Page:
Why do older sprinters get slower?

The IntroductionSprinters - masters

The purpose of this review was to identify the major factors leading to declines in sprint (run) speed in track athletes. The German-based research describes the factors that affect age-associated changes, including reduction of training overload, reduction of maximum force, and change in body composition (mainly a decrease in muscle mass due primarily to a reduction in fast twitch muscle fibre size) associated with aging. The three major factors the research suggests are responsible for a decrease in sprint speed in older track athletes are: the lower maximum strength of the lower limb muscles, the slower rate of force development and force transmission to the ground, and reduction in the elastic energy storage and recovery in tendons.

The Research

The researchers reviewed 34 papers that have examined the effects of aging on the speed of muscle contractions and tendon elasticity in both rats and humans including non-athletes, endurance and sprint runners.

The Results

They concluded that aging sprint runners preserve their stride frequency but appear to reduce their stride length as they age. Moreover, this reduced stride length appears due to reduced propulsive ground reaction forces and the rate of development of this force. That is, the ability to push off the ground quickly is reduced. This reduction appears mainly due to three major factors:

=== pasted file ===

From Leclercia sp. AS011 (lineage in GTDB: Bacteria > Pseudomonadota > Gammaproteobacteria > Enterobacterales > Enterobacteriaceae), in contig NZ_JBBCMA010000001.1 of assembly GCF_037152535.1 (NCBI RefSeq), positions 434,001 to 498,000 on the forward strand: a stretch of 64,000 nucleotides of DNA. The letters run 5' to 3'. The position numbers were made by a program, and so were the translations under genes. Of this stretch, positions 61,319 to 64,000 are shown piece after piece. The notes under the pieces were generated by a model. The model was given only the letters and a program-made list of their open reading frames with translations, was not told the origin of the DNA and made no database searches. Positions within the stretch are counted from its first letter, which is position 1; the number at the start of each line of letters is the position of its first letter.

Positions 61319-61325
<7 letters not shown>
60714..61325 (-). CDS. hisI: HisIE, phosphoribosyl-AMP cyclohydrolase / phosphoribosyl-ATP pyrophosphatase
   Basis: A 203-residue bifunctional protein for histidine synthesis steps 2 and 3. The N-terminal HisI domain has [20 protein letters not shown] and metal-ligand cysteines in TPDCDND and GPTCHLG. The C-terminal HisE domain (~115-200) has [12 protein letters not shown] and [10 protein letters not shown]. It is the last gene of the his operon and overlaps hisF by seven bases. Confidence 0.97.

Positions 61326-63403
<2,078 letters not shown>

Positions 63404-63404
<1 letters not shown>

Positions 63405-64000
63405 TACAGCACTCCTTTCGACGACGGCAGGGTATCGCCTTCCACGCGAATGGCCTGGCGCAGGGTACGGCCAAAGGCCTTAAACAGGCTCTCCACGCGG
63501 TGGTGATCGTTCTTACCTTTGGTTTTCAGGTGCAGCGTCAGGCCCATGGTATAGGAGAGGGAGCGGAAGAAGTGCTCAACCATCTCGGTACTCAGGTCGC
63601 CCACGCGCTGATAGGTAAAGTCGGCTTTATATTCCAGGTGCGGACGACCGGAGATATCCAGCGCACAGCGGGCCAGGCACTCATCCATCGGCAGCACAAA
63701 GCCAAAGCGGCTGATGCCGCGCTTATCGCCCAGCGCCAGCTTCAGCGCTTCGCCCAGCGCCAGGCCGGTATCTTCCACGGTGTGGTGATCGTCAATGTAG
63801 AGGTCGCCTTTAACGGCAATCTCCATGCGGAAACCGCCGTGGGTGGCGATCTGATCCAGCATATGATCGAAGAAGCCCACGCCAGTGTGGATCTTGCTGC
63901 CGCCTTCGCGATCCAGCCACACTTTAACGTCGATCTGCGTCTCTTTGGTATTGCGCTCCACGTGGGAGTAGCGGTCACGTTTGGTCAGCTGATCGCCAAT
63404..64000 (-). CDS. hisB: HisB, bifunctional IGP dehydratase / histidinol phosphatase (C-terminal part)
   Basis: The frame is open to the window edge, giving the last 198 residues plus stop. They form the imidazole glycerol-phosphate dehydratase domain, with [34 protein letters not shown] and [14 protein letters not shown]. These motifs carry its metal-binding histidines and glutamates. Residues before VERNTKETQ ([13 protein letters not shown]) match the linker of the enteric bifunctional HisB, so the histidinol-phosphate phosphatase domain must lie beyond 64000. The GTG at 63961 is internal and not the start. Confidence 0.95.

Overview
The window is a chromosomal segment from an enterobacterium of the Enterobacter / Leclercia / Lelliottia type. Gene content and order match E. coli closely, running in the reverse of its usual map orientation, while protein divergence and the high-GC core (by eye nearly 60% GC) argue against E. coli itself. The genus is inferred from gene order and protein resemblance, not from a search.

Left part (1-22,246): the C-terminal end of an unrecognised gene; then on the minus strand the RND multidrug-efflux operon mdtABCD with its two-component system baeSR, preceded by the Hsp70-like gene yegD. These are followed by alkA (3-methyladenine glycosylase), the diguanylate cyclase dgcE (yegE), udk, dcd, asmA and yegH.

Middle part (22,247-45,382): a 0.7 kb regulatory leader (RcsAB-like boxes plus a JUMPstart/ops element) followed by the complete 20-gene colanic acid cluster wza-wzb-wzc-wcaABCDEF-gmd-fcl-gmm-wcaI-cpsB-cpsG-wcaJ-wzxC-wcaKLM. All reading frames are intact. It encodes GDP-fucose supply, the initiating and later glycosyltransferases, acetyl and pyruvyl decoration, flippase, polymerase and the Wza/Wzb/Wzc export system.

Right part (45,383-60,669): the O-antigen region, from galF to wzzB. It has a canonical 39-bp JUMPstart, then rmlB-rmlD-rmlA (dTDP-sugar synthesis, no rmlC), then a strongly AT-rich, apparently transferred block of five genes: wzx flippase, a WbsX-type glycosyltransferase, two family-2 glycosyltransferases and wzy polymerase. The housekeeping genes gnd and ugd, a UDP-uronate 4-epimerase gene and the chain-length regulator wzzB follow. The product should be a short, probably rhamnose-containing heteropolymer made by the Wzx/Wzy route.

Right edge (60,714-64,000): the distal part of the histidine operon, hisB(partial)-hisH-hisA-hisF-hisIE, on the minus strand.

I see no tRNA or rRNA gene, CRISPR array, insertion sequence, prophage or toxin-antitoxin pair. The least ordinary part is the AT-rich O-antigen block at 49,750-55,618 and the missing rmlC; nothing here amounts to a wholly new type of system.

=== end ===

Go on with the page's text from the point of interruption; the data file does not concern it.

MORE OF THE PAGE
1. Lower maximal strength of the lower limb muscles (about 30% from young to old) due to reduced size of the fast twitch muscle fibres;
  2. The slower rate of force development and transmission of this force to the ground; and,
  3. Reductions (about 35% from young to old) in elastic energy storage and energy recovery in tendons due to reduced tendon stiffness in older athletes.

The So What?

The news isn’t good is it? However, while declines in all these factors appear inevitable in older sprinters, we can reduce the rate of decline in a number of ways. First, ensure hypertrophy (muscle enlargement) resistance training becomes part of a sprinters training regime, especially in the off and pre-season. This will help build or at least maintain muscle mass. Specific details (exercises, sets, reps, loads etc) on how this is done are found in chapter 7 of my book The Masters Athlete. Second, power training including pliometrics (bounds, hops, and jumps) and gym work (e.g. jump squats) is included in all training programs. This type of training develops the rate of force development and elastic energy stored in tendons and the tissue surrounding muscle fibres. Specific details on pliometrics (examples, principles, suggested repetitions) are found in chapter 8 of my book The Masters Athlete. Finally, flexibility training is crucial for all masters athletes, especially sprinters whose stride length decreases with age. Again, chapter 9 of my book The Masters Athlete discusses in detail the principles and how to’s of flexibility training.

Arampatzis, A., Degens, H., Baltzopoulos, V. and Rittweger, J. (2011). Why Do Older Sprinters Reach the Finish Line Later? Exercise & Sport Sciences Reviews. 39(1): 18 – 22.